While there were obvious attractions to remaining in Fethiye for the whole holiday, we had planned to explore further afield and so K & C had hired a car for 3 days. This is much more courageous than you might suppose, unless you have had the experience of seeing how the Turks drive.
The first thing you learn, as a pedestrian, is that you are invisible. I am not entirely sure what function a zebra crossing has in Turkey: maybe it is simply designed to keep all the casualties tidily in one place. Certainly, anyone who assumes that because there is a pedestrian crossing that the traffic may stop for them is in for a sudden and nerve-wracking surprise.
When you get into a car, you realise that a similar laissez-faire attitude applies to most other rules of the road as well. Over taking is, it would seem, permitted anywhere. I assume that the ‘no-overtaking’ signs are some sort of national disclaimer – it’s not so much that you can’t over take, just that you have only yourself to blame if things go wrong. Overtaking the van which is overtaking the truck which is going up the steep hill approaching the blind bend is also popular, and of course mopeds are free to drive either way along any road.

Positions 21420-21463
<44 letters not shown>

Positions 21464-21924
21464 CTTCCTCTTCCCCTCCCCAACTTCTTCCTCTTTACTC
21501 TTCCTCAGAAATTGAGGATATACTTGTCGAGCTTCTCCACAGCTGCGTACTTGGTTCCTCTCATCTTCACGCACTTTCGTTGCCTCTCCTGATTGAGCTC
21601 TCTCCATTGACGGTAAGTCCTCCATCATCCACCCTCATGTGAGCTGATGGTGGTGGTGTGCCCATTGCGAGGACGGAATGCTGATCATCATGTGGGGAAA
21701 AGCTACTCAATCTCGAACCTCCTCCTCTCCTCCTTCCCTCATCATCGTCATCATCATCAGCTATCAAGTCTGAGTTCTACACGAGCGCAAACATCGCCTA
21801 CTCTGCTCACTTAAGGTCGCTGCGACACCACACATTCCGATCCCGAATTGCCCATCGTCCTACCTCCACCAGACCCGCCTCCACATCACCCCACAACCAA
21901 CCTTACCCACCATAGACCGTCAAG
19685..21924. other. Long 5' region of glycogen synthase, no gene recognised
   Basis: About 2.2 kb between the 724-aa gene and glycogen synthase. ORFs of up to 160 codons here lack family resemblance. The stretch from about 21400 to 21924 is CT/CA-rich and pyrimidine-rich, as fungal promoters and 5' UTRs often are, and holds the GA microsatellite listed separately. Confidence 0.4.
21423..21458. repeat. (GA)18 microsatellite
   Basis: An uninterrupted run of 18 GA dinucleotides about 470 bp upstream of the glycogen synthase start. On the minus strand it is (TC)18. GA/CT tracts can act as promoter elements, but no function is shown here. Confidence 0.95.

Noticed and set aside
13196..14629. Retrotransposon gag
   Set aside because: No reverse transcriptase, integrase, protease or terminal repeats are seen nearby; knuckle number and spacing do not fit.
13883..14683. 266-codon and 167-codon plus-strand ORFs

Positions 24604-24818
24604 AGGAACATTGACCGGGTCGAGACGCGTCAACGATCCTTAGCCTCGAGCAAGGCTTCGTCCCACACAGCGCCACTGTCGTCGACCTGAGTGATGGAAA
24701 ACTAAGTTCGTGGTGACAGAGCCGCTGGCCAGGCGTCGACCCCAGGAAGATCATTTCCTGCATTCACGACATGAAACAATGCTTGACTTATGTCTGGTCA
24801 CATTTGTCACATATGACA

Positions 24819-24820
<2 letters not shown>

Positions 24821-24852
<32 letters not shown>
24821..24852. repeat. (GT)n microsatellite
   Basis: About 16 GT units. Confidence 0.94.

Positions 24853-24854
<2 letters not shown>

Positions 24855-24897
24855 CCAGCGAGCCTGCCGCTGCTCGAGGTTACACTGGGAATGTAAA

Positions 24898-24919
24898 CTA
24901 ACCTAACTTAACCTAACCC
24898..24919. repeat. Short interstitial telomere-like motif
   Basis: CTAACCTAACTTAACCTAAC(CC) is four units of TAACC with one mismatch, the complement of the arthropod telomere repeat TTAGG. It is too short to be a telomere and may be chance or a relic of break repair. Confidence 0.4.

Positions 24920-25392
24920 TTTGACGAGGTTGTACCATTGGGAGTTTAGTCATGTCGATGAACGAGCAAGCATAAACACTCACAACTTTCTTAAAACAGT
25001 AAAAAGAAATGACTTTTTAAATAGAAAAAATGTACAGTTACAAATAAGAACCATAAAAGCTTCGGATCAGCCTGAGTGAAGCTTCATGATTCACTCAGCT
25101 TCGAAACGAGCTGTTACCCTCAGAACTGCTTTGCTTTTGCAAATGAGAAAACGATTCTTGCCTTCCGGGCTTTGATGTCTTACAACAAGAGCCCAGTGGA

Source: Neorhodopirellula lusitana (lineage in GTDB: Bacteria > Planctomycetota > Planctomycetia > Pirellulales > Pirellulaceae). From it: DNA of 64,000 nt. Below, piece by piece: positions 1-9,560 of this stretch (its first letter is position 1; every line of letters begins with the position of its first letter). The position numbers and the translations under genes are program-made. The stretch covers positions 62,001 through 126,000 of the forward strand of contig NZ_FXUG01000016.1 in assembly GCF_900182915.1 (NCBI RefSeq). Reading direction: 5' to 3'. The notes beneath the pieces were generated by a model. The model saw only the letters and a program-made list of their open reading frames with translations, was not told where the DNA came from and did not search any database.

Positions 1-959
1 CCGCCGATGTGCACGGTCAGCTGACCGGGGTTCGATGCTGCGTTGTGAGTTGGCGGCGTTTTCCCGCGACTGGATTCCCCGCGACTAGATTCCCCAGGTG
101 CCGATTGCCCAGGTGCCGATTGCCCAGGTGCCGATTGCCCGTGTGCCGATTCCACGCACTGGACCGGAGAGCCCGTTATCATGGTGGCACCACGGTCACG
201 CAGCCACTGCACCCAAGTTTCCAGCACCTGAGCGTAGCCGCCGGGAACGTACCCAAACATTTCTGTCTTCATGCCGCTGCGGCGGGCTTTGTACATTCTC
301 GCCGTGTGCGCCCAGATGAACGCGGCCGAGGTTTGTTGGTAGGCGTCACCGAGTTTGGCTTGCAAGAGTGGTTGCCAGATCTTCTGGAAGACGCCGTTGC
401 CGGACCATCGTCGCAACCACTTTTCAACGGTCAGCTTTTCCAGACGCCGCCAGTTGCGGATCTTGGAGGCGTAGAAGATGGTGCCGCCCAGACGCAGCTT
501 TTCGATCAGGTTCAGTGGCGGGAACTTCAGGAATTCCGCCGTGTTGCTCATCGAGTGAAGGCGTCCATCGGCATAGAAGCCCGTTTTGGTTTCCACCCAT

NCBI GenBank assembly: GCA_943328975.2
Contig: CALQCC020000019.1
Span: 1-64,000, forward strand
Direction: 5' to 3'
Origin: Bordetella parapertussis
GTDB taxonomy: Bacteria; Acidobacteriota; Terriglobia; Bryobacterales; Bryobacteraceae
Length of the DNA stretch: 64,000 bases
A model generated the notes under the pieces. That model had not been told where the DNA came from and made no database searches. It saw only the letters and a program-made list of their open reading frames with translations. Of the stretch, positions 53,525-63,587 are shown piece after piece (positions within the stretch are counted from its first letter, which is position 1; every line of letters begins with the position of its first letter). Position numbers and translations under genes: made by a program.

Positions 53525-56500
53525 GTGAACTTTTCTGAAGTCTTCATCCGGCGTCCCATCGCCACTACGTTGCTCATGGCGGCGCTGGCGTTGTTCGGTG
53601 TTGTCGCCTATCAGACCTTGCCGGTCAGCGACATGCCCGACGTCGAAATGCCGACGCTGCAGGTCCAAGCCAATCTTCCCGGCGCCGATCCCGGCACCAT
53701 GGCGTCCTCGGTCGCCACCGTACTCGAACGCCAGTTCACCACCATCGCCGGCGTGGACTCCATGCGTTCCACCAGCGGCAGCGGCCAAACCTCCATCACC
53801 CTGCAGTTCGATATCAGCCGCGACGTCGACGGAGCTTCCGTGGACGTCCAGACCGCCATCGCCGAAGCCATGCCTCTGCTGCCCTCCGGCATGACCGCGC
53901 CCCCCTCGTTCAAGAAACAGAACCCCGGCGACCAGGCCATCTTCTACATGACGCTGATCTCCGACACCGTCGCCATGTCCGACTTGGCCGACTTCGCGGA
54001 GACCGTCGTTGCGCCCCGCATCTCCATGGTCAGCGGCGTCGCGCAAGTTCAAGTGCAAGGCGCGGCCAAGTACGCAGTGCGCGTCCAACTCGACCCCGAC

After travelling for a while, however, you start to notice that the chaos is slightly more organised than first appears. People drive right over in the right hand gutter, which makes the overtaking easier, and no doubt it helps that there are many fewer drivers than there are here in the UK (at least, a lot fewer per square mile…)
But I wouldn't want to drive, and my admiration for my sister for doing so increases by leaps and bounds. (And worryingly, she adopted the Turkish attitude to driving remarkably quickly and enthusiastically)